Hey look, even Wikipedia has the same kind of diagram (in the public domain) that got me going on all that. They’ve got a triangle with a base that’s narrower than its width. But if you follow the area-of-triangle link I embedded above, they don’t say anything about this scenario, they just give you instructions.
And, their instructions are equally lacking. Base times height times one-half? Or width times height times one-half? As it happens, if you simply ignore ramifications and consequences and hypothetical scenarios and simply stick to the script you’ll get it right, because the correct decision to make is: base. But can you come up with a proof?
See, there are those among us who can’t consider the lesson learned, with any confidence, until we construct some kind of a proof. After all, the question might be on the test: Base is a foot, height is two feet, width is a whole mile or more. Base times height over two, or with times height over two? And if it’s base times height over two, giving us a final area of one square foot, then how can that be, how does it work?
This step-by-step procedure-driven learning is like making your mind into a rake, nimbly navigating across the surface of such problems, while there are those of us who are more inclined in aptitude to work like pitchforks. We’re better suited for probing the conceptual material all the way down to the bottom, breaking up the clods, getting it all sorted out. Not so agile with the surface-spanning. It’s not that we’re slower with the work, the problem is that we’ve identified more of it to be done. Once we’ve identified it, we lack the ability to skip past it on command. It’s got to do with how the learning is done; it’s got to do with sequencing.
So yeah, the learning-disability mania lately really upsets me. It’s difficult to exhaustively identify all that’s going on here, but one of the things that seems to me to be undeniable is that LDs are being identified first as anomalies — this kid over here, isn’t learning & behaving quite the same way as all those other kids. We’ll work out why that is at some later time, but for now the important thing to do is to treat him differently. Well, that’s not going in the right direction. In my day I was held to the same standards as the other kids, and I had to figure out on my own how to make it work. Yes, there was some stress involved, there was suffering, some of it on me and some of it on my parents, and my teachers, and ultimately my grades. And, my adaptation to the world around me will always be incomplete. But then again, that’s true of any of us, isn’t it? Don’t we all have our little crosses to bear? Aren’t we all just a bunch of strangers in a strange land, in some way? Individual experiences are unique by their very nature, aren’t they?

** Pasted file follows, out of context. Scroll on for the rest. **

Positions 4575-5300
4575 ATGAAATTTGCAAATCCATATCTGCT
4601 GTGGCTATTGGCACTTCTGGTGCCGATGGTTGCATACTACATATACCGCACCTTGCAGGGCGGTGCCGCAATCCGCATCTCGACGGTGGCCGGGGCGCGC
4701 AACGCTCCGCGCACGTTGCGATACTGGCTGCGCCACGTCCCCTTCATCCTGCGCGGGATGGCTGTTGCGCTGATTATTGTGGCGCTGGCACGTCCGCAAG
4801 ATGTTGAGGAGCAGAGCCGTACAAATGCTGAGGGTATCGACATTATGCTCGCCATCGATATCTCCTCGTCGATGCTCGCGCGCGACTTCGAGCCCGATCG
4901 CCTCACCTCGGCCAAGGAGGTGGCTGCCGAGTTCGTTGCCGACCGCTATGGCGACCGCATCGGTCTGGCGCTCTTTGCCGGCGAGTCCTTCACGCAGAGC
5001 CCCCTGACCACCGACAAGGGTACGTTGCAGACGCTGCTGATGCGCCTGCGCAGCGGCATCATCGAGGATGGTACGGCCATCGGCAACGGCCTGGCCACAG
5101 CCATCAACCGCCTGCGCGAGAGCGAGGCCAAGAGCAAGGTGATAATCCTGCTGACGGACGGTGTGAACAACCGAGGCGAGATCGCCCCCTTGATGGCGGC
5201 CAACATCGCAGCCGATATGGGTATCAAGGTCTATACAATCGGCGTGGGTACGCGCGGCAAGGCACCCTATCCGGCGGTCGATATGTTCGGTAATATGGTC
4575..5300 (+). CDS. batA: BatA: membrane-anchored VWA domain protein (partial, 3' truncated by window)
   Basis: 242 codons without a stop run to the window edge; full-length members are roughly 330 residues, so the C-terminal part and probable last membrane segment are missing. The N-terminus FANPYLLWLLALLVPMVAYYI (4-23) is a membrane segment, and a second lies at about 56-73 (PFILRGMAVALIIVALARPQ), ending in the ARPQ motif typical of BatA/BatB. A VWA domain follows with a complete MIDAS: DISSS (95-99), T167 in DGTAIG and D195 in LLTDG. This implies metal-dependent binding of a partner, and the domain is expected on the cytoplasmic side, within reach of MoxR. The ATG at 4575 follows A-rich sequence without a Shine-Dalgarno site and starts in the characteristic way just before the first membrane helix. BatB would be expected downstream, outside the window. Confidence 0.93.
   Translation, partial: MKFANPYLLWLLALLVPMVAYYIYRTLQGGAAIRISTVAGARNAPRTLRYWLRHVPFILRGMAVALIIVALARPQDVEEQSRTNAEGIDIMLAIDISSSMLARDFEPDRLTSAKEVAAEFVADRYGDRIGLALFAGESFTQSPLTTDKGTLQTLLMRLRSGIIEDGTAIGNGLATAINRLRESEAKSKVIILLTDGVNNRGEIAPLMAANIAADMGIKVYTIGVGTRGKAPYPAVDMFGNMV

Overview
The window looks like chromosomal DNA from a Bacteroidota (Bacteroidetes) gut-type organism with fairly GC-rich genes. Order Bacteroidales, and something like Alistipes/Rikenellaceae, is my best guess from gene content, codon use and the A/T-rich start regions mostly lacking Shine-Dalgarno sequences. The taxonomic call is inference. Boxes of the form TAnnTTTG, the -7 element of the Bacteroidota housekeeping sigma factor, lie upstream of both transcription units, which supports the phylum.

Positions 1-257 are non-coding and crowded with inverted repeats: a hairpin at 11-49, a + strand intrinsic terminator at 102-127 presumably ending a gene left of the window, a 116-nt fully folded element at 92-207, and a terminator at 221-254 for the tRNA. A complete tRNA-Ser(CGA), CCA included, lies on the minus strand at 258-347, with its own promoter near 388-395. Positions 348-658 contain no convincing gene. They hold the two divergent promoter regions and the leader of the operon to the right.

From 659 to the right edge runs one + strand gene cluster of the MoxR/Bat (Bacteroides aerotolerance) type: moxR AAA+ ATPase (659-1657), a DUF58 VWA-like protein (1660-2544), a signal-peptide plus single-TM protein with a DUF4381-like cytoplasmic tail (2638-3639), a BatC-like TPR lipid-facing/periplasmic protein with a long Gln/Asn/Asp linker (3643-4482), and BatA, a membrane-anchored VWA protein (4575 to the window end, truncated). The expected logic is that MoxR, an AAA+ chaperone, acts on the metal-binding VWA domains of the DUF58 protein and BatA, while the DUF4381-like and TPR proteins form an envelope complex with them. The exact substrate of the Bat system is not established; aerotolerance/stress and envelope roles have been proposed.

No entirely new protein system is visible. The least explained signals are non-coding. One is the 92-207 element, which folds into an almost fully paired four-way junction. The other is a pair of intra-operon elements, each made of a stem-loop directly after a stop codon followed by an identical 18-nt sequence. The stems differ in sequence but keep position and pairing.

And how does it improve the situation, to treat kids differently? All you manage to accomplish then, is to remove the incentive for getting the work done that really has to get done. They need to learn to map things out in their own way, so it can be programmed into their uniquely-laid-out brain circuits; they have to take responsibility for whatever translation tasks have to get done. It’s their job.
Somehow, somewhere, at some time, we’ve been sold this bill of goods that it’s the school district’s job to catalog all the students according to this iconoclastic brain-circuitry-layout, and start up as many special education programs as have to be started up — very much like instructing in as many different languages as are manifested in the native tongues of all the student body. See, we skipped past a dialogue we needed to have there. I don’t think that’s the way it should work. And on that particular note, I don’t think I’m one voice in the wilderness, I think there are others who see it the same way. But there, as in many other things, it seems we’ve settled on the answer that the system has to be all-understanding and all-knowing, while the individuals just sort of bumble along in whatever way they think makes sense.
This does not make for a graduating class of capable, productive and society-ready adults, which is what we all say we really want. It tends to produce, in my opinion, the opposite of this. Script-kitties. Experts in following sequences of steps, and when they’re done, the result should be like such-and-such…but what if it doesn’t work someday, what then? They won’t have the skills to sort that out, but that will be “okay” because it won’t be their job. The system we’ve managed to put together, from all I’ve learned about it, is a system that’s pretty sure it will all somehow work out fine. But, that’s the thing about bureaucracies: If & when it doesn’t work out fine, it isn’t anybody’s fault.